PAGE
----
The logic here, according to terrorism experts, is very clear: ISIS needed to recover from the caliphate’s wreckage.
“The Islamic State’s rapid pace of violence may come at a time when they need to find a new home for the brand,” writes Clint Watts, a senior fellow at the Foreign Policy Research Institute. “Successful attacks attract investors.”
The goal of international attacks, centrally directed and inspired ones alike, is to show potential recruits and funders that ISIS still remains deadly and relevant despite the loss of territory. And as ISIS’s territory continues to decline, they are likely to keep happening and perhaps even escalate.
“We have to expect that as the capital of the caliphate has now fallen, there are going to be increasing efforts to show that they remain dangerous and lethal,” Rep. Adam Schiff, the ranking Democrat on the House Intelligence Committee, told the Washington Post after an FBI briefing on last month’s New York attack.
But experts say that the effect of these attacks — their ability to successfully communicate strength to ISIS’s target audience — depends on the reaction of the West.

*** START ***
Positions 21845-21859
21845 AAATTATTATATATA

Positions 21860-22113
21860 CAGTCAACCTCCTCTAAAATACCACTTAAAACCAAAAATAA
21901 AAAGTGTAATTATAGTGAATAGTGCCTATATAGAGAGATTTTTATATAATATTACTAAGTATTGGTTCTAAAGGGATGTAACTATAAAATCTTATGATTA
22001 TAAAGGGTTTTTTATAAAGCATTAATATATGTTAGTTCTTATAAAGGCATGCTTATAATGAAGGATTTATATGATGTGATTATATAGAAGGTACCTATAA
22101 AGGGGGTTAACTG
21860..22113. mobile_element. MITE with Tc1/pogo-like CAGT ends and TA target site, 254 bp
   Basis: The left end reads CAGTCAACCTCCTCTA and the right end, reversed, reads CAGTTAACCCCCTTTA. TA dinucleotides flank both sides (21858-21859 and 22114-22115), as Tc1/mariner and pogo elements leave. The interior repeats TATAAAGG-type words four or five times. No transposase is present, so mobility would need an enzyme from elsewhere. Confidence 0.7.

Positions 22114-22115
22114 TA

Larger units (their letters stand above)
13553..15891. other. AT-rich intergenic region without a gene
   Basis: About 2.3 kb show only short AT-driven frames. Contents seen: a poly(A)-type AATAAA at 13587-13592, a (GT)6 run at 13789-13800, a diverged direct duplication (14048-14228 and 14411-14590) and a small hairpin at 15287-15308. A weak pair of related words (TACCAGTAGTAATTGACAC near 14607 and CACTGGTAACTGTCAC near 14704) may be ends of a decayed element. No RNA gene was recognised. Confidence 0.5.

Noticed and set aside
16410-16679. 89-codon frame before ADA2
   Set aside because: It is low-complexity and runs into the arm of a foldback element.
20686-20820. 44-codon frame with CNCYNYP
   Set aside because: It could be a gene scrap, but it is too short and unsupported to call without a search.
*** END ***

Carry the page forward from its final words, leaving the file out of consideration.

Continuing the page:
If President Trump overreacts by singling out Muslims for discriminatory policies, or if there are a wave of anti-Muslim hate crimes across the US, ISIS will have new fuel for its narrative that the West and Islam are incompatible.
A more measured response, experts say, is more likely to defuse ISIS’s strength in the long term than any crackdown. The group’s new strategy can be more effectively countered by continuing to quietly roll back the group’s territorial holdings and using normal law enforcement mechanisms to arrest its sympathizers than by harsh new immigration policies and civil liberty restrictions.
"They have a terrible brand. So part of what we need to do is simply avoid making mistakes that will let them present themselves as a defender of Muslims,” Gartenstein-Ross told me. “We need to make sure Muslims continue to overwhelmingly reject ISIS."
Time is not on ISIS’s side.